Docker for Data Science
Coming from a statistics background I used to care very little about how to install software and would occasionally spend a few days trying to resolve system configuration issues. Enter the god-send Docker almighty.
Docker for Data Science
Docker is a tool that simplifies the installation process for software engineers. Coming from a statistics background I used to care very little about how to install software and would occasionally spend a few days trying to resolve system configuration issues. Enter the god-send Docker almighty.
Think of Docker as a light virtual machine (I apologise to the Docker gurus for using that term). Generally someone writes a *Dockerfile* that builds a *Docker Image* which contains most of the tools and libraries that you need for a project. You can use this as a base and add any other dependencies that are required for your project. Its underlying philosophy is that if it works on my machine it will work on yours.
What’s in it for Data Scientists?
- Time: The amount of time that you save on not installing packages in itself makes this framework worth it.
- Reproducible Research: I think of Docker as akin to setting the random number seed in a report. The same dependencies and versions of libraries that was used in your machine are used on the other person’s machine. This makes sure that the analysis that you are generating will run on any other analysts machine.
- Distribution: Not only are you distributing your code, but you are also distributing the environment in which that code was run.
How Does it Work?
Docker employs the concept of (reusable) layers. So whatever line that you write inside the
Dockerfile is considered a layer. For example you would usually start with:
This Dockerfile would install
python3 (as a layer) on top of the
What you essentially do is for each project you write all the
pip install etc. commands into your Dockerfile instead of executing it locally.
I recommend reading the tutorial on https://docs.docker.com/get-started/ to get started on Docker. The learning curve is minimal (2 days work at most) and the gains are enormous.
Lastly Dockerhub deserves a special mention. Personally Dockerhub is what makes Docker truly powerful. It’s what github is to git, a open platform to share your Docker images. You can always construct a Docker image locally using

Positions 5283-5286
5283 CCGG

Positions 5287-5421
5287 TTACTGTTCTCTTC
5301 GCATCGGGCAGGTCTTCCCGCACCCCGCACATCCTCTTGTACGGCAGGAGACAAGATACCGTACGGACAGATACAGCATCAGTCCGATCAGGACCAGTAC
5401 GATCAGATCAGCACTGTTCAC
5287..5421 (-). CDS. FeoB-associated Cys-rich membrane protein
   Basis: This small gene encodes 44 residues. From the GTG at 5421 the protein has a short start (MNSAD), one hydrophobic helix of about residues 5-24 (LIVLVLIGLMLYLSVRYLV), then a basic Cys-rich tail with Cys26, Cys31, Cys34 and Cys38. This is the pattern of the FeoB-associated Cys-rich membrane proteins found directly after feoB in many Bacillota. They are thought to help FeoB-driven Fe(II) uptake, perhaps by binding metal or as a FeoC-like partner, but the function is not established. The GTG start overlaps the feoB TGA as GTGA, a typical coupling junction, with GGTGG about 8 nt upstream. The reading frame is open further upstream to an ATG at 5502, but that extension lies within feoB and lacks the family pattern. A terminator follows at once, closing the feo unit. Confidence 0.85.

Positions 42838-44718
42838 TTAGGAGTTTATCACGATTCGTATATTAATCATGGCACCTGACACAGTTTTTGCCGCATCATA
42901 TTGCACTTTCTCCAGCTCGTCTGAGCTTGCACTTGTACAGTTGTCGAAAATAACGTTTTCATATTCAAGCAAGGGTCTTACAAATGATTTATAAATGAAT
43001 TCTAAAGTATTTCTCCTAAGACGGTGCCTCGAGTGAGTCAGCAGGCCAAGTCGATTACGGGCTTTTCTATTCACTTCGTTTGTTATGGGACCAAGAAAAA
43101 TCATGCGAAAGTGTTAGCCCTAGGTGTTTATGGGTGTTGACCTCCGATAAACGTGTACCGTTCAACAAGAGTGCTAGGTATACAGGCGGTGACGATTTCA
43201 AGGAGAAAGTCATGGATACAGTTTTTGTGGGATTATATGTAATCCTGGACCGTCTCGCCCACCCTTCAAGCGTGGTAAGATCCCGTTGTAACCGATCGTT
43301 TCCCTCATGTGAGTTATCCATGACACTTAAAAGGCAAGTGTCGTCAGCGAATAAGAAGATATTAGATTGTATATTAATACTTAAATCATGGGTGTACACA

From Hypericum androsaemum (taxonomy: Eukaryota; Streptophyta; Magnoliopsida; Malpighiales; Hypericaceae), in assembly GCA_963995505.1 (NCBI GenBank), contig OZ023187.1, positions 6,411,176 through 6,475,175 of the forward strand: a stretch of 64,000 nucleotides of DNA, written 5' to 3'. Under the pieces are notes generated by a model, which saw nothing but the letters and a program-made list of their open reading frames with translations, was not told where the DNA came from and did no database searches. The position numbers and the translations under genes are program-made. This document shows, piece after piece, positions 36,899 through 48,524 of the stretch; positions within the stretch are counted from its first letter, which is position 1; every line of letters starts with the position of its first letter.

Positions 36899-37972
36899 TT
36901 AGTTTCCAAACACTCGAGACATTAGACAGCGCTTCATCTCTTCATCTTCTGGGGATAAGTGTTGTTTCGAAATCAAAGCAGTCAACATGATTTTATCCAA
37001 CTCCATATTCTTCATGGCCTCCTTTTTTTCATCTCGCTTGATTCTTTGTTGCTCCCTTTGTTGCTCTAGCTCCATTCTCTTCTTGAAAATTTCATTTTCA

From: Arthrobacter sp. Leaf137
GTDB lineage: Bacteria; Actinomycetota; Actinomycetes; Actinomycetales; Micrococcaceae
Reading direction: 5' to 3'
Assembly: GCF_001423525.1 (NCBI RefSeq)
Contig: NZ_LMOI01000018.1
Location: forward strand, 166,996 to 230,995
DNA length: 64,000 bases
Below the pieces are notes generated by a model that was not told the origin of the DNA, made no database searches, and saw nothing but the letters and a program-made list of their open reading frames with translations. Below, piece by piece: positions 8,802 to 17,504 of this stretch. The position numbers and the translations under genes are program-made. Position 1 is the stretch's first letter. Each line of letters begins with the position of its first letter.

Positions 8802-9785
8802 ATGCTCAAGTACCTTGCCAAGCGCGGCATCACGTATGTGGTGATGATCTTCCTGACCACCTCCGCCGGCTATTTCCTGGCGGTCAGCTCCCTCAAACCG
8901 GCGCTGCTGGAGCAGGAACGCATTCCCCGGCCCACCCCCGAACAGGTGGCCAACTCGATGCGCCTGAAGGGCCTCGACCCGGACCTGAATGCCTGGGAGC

docker build ... but it is always good to
push this image to Dockerhub so that the next person simply has to
pull for personal use.
Personally I have started including a Dockerfile in most if not all of my github repo’s. Especially considering it means that I would never have to deal with installation issues.
Docker is one of the tools that as a software engineer (and now data scientists/ analysts) should have in their repertoire (with almost the same regard and respect as git). For a long time statisticians and Data Scientists have ignored the software aspect of data analysis. Considering how simple and intuitive it has become to use Docker there really is no excuse for not making it part of your software development pipeline.
If you are after a bit more substantial tutorial than the quick tips provided above see this video (jump to 4:30ish):
Edit 2 (A quick note on virtualenvs for python, packrat for R etc.):
Personally I have not used any of the other containerising tools, however it should be noted that Docker is independent of python and R, and goes beyond containerising applications for specific programming languages.
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Original. Reposted with permission.
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- Data Science Deployments With Docker
- Jupyter+Spark+Mesos: An “Opinionated” Docker Image